Travel health and vaccinations

If you're planning to travel outside the UK, your travel health needs will depend on your individual situation. You’ll have to consider:

  • your destination
  • how long you'll stay
  • what you’ll be doing
  • your general health

Coronavirus (COVID-19)

Travel outside the UK has been severely disrupted since the start of the coronavirus pandemic. Prior to booking any travel, you must consider:

Further information on travel and coronavirus, including country-specific advice is available on the fitfortravel website.

More about testing and overseas travel

Travel risk assessment

A pre-travel risk assessment provides a good opportunity to discuss travel-associated risk management with your GP, practice nurse or private healthcare provider.

You'll need to contact your GP practice to arrange this, ideally 6 to 8 weeks before you leave. If your trip is sooner, contact them anyway. They may still be able to help and provide you with useful advice about how to protect your health when travelling.

During the assessment, your GP or practice nurse will:

  • confirm if you're up-to-date with your routine vaccinations
  • assess your particular health risks
  • recommend any vaccines and/or anti-malarial tablets you may need

Alternatively, you can visit a private travel vaccination clinic for your UK boosters and other travel vaccinations.

Travelling abroad to visit friends and relatives

If you're travelling abroad to visit friends or relatives, you might be at higher risk of developing travel-related illnesses such as typhoid or malaria. This could be because:

  • you may be living with the local community
  • your trip might be longer than the average holiday
  • you might be visiting more rural areas where it can be difficult to take sufficient preventative precautions

The fitfortravel website provides:

Travel vaccinations

The following travel vaccinations are free on the NHS in Scotland:

  • diphtheria, polio and tetanus (combined booster)
  • hepatitis A
  • typhoid
  • cholera

You'll likely to have to pay for vaccinations against:

  • yellow fever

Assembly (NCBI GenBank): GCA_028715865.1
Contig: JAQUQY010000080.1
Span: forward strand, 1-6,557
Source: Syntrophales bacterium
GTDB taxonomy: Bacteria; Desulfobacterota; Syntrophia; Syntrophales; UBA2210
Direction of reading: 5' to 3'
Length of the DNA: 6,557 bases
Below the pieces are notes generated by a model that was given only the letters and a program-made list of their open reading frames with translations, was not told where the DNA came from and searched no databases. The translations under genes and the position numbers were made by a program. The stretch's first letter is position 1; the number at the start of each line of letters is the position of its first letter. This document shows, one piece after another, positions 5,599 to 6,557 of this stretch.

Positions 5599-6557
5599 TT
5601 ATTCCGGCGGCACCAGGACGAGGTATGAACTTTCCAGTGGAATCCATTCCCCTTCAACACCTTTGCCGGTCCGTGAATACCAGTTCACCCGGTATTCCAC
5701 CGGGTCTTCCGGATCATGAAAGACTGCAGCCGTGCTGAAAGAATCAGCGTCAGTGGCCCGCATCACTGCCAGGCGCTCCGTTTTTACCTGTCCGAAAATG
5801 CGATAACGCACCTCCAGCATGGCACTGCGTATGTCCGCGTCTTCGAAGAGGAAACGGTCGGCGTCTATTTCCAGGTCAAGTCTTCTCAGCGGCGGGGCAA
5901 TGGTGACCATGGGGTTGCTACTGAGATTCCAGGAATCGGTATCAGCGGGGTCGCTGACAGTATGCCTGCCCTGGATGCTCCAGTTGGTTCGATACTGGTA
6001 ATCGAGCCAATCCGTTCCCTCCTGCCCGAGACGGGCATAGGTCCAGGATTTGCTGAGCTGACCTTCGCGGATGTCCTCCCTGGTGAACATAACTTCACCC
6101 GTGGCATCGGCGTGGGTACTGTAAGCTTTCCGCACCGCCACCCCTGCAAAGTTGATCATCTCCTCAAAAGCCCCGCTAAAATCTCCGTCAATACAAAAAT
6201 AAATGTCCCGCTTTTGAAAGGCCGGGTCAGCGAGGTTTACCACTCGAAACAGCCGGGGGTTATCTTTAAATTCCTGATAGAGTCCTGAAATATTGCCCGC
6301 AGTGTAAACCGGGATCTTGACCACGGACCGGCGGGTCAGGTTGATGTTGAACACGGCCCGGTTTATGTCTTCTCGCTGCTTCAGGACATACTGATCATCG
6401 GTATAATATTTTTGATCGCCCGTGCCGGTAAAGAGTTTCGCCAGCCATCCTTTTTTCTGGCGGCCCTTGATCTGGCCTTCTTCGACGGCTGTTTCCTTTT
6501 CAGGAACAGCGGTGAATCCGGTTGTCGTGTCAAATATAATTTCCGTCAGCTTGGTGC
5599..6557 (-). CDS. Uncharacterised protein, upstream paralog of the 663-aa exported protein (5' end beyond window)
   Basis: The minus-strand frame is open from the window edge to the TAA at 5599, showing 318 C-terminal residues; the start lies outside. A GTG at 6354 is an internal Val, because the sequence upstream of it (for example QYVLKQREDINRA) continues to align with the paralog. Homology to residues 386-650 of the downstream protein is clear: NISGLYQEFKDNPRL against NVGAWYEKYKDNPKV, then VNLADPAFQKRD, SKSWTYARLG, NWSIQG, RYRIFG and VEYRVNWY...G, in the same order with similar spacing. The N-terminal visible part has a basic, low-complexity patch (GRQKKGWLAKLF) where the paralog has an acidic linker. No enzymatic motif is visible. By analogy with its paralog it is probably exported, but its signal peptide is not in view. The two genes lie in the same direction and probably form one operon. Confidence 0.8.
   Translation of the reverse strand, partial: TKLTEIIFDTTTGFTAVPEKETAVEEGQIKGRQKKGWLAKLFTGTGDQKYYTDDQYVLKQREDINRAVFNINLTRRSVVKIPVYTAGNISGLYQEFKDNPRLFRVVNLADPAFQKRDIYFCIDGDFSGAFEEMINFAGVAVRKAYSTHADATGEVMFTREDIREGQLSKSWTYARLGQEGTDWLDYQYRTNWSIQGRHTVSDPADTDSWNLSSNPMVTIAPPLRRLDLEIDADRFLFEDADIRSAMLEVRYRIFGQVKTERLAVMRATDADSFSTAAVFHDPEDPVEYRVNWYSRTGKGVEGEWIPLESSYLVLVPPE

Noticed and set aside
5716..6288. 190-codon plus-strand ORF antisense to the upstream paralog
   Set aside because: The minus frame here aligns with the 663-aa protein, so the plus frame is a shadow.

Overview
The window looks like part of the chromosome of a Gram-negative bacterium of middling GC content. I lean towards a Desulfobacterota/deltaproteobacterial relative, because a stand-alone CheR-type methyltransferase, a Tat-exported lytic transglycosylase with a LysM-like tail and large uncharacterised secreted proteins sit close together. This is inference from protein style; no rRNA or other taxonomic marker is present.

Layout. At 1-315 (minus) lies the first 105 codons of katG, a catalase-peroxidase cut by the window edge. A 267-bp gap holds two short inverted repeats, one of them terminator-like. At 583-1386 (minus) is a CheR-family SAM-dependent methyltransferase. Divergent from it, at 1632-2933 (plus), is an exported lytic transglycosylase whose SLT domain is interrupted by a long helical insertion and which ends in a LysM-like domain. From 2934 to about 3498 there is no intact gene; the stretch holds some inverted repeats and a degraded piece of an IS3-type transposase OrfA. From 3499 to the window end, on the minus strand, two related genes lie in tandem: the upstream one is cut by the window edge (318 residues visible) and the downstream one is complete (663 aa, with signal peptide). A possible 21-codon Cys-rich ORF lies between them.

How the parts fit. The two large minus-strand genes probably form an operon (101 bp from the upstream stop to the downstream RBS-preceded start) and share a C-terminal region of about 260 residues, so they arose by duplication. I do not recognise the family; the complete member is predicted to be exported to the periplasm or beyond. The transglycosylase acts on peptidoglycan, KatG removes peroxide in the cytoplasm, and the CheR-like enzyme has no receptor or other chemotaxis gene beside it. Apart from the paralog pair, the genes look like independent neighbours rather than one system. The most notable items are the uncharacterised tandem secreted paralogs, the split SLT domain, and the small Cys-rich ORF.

• Japanese encephalitis
  • tick-borne encephalitis
  • rabies

Additionally, you might have to pay for the following vaccinations if they're only required for travel purposes:

  • hepatitis B
  • meningitis
  • tuberculosis (TB)

Proof of vaccination

Some countries require you to have proof of particular vaccinations before they allow entry:

Yellow fever vaccines are only available from designated centres.

Find clinics in Scotland that offer yellow fever vaccinations

Travel health advice

Many of the health risks experienced by travellers can't be prevented by vaccinations or anti-malarial tablets and other preventive measures should be taken.

The fitfortravel website provides health information for people travelling abroad from the UK, including:

Travelling with medications

If you intend on travelling with medication (including over-the-counter medications) check for any restrictions on medications before you travel. You can do this by contacting the embassy of the country you're visiting.

You can find further information and advice on travelling with medications on the fitfortravel website.

When you return home

It is important to seek medical advice as soon as possible if you become unwell and/or develop a high temperature (fever) once you return home, even if it's up to one month after travel.

Always make sure you tell the health professional that you have recently travelled abroad, especially if you have been to a country where malaria is a risk.

Travel safety advice

You can find country-specific safety and security advice through the GOV.UK website.

Phone your GP to arrange a pre-travel risk assessment